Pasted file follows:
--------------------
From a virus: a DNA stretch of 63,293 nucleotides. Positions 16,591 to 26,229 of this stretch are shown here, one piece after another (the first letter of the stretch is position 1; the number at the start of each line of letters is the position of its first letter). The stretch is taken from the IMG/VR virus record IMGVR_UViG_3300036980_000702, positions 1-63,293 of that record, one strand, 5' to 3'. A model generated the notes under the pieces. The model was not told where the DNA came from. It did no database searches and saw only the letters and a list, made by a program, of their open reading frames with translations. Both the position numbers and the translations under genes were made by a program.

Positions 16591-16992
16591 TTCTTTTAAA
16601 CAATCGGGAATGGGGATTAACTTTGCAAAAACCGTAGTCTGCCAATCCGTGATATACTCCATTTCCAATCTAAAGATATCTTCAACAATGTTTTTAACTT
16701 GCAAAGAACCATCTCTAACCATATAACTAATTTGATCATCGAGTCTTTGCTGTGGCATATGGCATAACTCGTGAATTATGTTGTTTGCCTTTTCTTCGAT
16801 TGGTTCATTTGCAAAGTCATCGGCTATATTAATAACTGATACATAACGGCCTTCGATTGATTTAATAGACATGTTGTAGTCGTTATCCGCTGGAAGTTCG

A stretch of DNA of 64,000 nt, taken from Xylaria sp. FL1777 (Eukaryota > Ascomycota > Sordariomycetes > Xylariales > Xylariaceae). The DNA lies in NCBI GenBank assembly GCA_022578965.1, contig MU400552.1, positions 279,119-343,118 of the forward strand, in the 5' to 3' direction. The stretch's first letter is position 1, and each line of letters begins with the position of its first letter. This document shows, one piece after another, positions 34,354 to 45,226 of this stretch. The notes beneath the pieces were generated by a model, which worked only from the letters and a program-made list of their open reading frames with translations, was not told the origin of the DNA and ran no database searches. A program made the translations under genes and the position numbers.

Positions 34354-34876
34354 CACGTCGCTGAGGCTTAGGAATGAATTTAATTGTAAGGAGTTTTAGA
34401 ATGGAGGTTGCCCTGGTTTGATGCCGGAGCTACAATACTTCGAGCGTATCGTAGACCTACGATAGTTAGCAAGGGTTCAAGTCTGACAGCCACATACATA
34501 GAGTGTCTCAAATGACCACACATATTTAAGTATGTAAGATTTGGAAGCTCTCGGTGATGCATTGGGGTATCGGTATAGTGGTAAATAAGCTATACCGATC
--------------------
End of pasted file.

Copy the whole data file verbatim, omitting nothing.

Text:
From a virus: a DNA stretch of 63,293 nucleotides. Positions 16,591 to 26,229 of this stretch are shown here, one piece after another (the first letter of the stretch is position 1; the number at the start of each line of letters is the position of its first letter). The stretch is taken from the IMG/VR virus record IMGVR_UViG_3300036980_000702, positions 1-63,293 of that record, one strand, 5' to 3'. A model generated the notes under the pieces. The model was not told where the DNA came from. It did no database searches and saw only the letters and a list, made by a program, of their open reading frames with translations. Both the position numbers and the translations under genes were made by a program.

Positions 16591-16992
16591 TTCTTTTAAA
16601 CAATCGGGAATGGGGATTAACTTTGCAAAAACCGTAGTCTGCCAATCCGTGATATACTCCATTTCCAATCTAAAGATATCTTCAACAATGTTTTTAACTT
16701 GCAAAGAACCATCTCTAACCATATAACTAATTTGATCATCGAGTCTTTGCTGTGGCATATGGCATAACTCGTGAATTATGTTGTTTGCCTTTTCTTCGAT
16801 TGGTTCATTTGCAAAGTCATCGGCTATATTAATAACTGATACATAACGGCCTTCGATTGATTTAATAGACATGTTGTAGTCGTTATCCGCTGGAAGTTCG

A stretch of DNA of 64,000 nt, taken from Xylaria sp. FL1777 (Eukaryota > Ascomycota > Sordariomycetes > Xylariales > Xylariaceae). The DNA lies in NCBI GenBank assembly GCA_022578965.1, contig MU400552.1, positions 279,119-343,118 of the forward strand, in the 5' to 3' direction. The stretch's first letter is position 1, and each line of letters begins with the position of its first letter. This document shows, one piece after another, positions 34,354 to 45,226 of this stretch. The notes beneath the pieces were generated by a model, which worked only from the letters and a program-made list of their open reading frames with translations, was not told the origin of the DNA and ran no database searches. A program made the translations under genes and the position numbers.

Positions 34354-34876
34354 CACGTCGCTGAGGCTTAGGAATGAATTTAATTGTAAGGAGTTTTAGA
34401 ATGGAGGTTGCCCTGGTTTGATGCCGGAGCTACAATACTTCGAGCGTATCGTAGACCTACGATAGTTAGCAAGGGTTCAAGTCTGACAGCCACATACATA
34501 GAGTGTCTCAAATGACCACACATATTTAAGTATGTAAGATTTGGAAGCTCTCGGTGATGCATTGGGGTATCGGTATAGTGGTAAATAAGCTATACCGATC